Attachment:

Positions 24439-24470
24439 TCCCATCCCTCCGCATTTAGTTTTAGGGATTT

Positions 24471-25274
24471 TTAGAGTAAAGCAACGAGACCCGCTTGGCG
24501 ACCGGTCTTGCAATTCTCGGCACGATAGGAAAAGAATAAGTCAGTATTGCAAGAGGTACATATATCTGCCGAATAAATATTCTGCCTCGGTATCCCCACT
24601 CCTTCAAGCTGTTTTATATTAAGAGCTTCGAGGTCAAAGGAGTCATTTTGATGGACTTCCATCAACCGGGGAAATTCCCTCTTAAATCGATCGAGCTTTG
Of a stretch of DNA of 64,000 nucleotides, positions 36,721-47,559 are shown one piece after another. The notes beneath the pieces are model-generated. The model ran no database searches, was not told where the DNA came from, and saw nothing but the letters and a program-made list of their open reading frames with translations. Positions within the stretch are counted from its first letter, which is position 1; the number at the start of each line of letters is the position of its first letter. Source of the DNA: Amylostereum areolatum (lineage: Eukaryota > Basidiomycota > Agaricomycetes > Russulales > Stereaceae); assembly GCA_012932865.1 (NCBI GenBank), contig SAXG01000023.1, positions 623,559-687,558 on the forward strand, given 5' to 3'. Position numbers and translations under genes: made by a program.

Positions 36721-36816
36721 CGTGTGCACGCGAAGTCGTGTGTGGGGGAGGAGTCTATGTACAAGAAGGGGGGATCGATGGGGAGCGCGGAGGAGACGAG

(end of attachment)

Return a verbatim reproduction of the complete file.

Positions 24439-24470
24439 TCCCATCCCTCCGCATTTAGTTTTAGGGATTT

Positions 24471-25274
24471 TTAGAGTAAAGCAACGAGACCCGCTTGGCG
24501 ACCGGTCTTGCAATTCTCGGCACGATAGGAAAAGAATAAGTCAGTATTGCAAGAGGTACATATATCTGCCGAATAAATATTCTGCCTCGGTATCCCCACT
24601 CCTTCAAGCTGTTTTATATTAAGAGCTTCGAGGTCAAAGGAGTCATTTTGATGGACTTCCATCAACCGGGGAAATTCCCTCTTAAATCGATCGAGCTTTG
Of a stretch of DNA of 64,000 nucleotides, positions 36,721-47,559 are shown one piece after another. The notes beneath the pieces are model-generated. The model ran no database searches, was not told where the DNA came from, and saw nothing but the letters and a program-made list of their open reading frames with translations. Positions within the stretch are counted from its first letter, which is position 1; the number at the start of each line of letters is the position of its first letter. Source of the DNA: Amylostereum areolatum (lineage: Eukaryota > Basidiomycota > Agaricomycetes > Russulales > Stereaceae); assembly GCA_012932865.1 (NCBI GenBank), contig SAXG01000023.1, positions 623,559-687,558 on the forward strand, given 5' to 3'. Position numbers and translations under genes: made by a program.

Positions 36721-36816
36721 CGTGTGCACGCGAAGTCGTGTGTGGGGGAGGAGTCTATGTACAAGAAGGGGGGATCGATGGGGAGCGCGGAGGAGACGAG